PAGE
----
(This article belongs to the Special Issue Smart Nano-Devices)
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Article
Controlling Nanostructure in Inkjet Printed Organic Transistors for Pressure Sensing Applications
Nanomaterials 2021, 11(5), 1185; https://doi.org/10.3390/nano11051185 - 30 Apr 2021
Viewed by 452
Abstract
This work reports the development of a highly sensitive pressure detector prepared by inkjet printing of electroactive organic semiconducting materials. The pressure sensing is achieved by incorporating a quantum tunnelling composite material composed of graphite nanoparticles in a rubber matrix into the multilayer [...] Read more.
This work reports the development of a highly sensitive pressure detector prepared by inkjet printing of electroactive organic semiconducting materials. The pressure sensing is achieved by incorporating a quantum tunnelling composite material composed of graphite nanoparticles in a rubber matrix into the multilayer nanostructure of a printed organic thin film transistor. This printed device was able to convert shock wave inputs rapidly and reproducibly into an inherently amplified electronic output signal. Variation of the organic ink material, solvents, and printing speeds were shown to modulate the multilayer nanostructure of the organic semiconducting and dielectric layers, enabling tuneable optimisation of the transistor response. The optimised printed device exhibits rapid switching from a non-conductive to a conductive state upon application of low pressures whilst operating at very low source-drain voltages (0–5 V), a feature that is often required in applications sensitive to stray electromagnetic signals but is not provided by conventional inorganic transistors and switches. The printed sensor also operates without the need for any gate voltage bias, further reducing the electronics required for operation. The printable low-voltage sensing and signalling system offers a route to simple low-cost assemblies for secure detection of stimuli in highly energetic systems including combustible or chemically sensitive materials. Full article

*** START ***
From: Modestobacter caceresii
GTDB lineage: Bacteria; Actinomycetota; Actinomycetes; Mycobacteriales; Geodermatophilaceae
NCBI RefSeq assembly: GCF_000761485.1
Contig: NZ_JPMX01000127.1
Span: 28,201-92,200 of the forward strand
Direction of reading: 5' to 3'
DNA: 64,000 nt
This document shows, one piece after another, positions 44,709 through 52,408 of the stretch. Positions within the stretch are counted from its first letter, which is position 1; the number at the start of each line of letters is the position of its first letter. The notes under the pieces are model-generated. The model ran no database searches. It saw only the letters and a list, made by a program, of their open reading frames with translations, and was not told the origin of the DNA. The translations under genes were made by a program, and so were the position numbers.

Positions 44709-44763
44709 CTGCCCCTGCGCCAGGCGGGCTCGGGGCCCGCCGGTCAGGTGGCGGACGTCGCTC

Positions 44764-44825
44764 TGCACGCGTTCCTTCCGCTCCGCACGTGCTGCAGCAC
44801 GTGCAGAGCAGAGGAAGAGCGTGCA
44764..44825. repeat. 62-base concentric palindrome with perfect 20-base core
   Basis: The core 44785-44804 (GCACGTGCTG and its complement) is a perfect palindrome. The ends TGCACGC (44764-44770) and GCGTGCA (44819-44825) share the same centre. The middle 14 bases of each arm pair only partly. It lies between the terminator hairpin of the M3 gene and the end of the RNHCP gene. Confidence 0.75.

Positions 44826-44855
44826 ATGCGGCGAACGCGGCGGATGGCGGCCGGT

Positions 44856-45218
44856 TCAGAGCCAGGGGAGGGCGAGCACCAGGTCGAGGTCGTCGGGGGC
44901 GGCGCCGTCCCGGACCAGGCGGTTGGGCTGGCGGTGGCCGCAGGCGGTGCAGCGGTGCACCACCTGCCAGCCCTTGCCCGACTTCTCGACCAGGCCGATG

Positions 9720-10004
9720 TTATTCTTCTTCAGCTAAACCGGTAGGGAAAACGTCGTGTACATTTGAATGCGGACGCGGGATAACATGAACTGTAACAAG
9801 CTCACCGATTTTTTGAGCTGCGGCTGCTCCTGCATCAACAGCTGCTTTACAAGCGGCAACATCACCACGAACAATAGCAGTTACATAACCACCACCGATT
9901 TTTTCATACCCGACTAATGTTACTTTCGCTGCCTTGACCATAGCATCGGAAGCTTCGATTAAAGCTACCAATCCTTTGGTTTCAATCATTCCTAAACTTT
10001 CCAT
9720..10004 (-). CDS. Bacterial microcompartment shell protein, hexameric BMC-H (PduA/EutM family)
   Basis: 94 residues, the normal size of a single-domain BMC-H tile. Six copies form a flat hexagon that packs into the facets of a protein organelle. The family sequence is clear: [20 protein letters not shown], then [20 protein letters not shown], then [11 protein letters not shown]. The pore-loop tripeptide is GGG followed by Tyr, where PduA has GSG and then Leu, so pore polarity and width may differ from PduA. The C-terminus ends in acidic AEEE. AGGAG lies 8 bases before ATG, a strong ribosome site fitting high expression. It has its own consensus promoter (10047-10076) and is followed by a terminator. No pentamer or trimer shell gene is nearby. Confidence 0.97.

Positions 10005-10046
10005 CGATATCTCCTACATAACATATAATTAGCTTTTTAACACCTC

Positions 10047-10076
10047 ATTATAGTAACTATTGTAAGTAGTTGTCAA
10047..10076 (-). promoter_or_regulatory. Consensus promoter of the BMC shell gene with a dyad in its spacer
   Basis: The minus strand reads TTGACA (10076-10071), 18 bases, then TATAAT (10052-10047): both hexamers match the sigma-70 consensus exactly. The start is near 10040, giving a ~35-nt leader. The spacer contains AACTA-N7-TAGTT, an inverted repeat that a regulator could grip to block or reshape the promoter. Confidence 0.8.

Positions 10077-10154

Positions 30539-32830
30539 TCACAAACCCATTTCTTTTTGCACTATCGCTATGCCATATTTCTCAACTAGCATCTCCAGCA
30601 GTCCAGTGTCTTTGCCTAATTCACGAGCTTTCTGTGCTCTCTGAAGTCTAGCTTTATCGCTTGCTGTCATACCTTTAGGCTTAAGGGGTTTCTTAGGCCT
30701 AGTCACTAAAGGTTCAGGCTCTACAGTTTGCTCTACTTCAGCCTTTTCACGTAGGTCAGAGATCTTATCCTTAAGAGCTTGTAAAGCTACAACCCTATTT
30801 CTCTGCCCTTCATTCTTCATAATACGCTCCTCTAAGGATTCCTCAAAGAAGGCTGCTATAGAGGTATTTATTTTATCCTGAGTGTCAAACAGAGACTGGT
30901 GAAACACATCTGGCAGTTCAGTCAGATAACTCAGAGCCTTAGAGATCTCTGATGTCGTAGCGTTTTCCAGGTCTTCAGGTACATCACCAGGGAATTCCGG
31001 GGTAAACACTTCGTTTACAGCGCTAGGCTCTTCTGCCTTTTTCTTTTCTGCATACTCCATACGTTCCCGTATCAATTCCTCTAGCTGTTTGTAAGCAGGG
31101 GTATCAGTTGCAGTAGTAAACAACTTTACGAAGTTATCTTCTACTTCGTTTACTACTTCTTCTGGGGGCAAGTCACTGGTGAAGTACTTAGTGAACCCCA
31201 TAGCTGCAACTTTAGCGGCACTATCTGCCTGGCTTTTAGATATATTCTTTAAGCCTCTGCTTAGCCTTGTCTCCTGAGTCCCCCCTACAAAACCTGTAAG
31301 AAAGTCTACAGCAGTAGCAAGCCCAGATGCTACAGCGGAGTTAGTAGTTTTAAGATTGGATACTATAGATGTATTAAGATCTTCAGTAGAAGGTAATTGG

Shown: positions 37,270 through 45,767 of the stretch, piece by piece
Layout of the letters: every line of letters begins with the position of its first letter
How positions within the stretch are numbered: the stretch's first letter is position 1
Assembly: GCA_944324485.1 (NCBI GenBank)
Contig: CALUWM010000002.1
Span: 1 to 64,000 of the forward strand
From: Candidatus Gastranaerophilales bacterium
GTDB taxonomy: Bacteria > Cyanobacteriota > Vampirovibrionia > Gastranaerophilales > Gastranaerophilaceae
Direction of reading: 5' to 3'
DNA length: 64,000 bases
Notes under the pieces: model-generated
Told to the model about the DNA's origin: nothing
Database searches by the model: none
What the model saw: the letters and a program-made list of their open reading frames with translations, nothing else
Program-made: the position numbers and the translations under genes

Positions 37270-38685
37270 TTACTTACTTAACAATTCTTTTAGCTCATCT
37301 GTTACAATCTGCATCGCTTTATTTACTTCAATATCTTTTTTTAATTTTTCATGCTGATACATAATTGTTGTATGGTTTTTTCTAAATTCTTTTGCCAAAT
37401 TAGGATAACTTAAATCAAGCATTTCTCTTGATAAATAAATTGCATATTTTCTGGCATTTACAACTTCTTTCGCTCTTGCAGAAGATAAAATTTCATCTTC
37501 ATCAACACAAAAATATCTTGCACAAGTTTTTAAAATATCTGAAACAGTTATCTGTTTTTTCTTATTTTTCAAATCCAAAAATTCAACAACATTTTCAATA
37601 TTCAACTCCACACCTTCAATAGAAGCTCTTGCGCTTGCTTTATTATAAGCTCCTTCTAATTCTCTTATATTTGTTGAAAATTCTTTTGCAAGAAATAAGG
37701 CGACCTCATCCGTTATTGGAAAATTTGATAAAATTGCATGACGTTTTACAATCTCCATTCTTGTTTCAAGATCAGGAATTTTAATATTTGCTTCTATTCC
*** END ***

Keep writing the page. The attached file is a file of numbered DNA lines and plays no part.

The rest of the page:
(This article belongs to the Special Issue Smart Nano-Devices)
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Article
Analog Memristive Characteristics of Square Shaped Lanthanum Oxide Nanoplates Layered Device
Nanomaterials 2021, 11(2), 441; https://doi.org/10.3390/nano11020441 - 09 Feb 2021
Cited by 1 | Viewed by 839
Abstract
Square-shaped or rectangular nanoparticles (NPs) of lanthanum oxide (LaOx) were synthesized and layered by convective self-assembly to demonstrate an analog memristive device in this study. Along with non-volatile analog memory effect, selection diode property could be co-existent without any implementation of [...] Read more.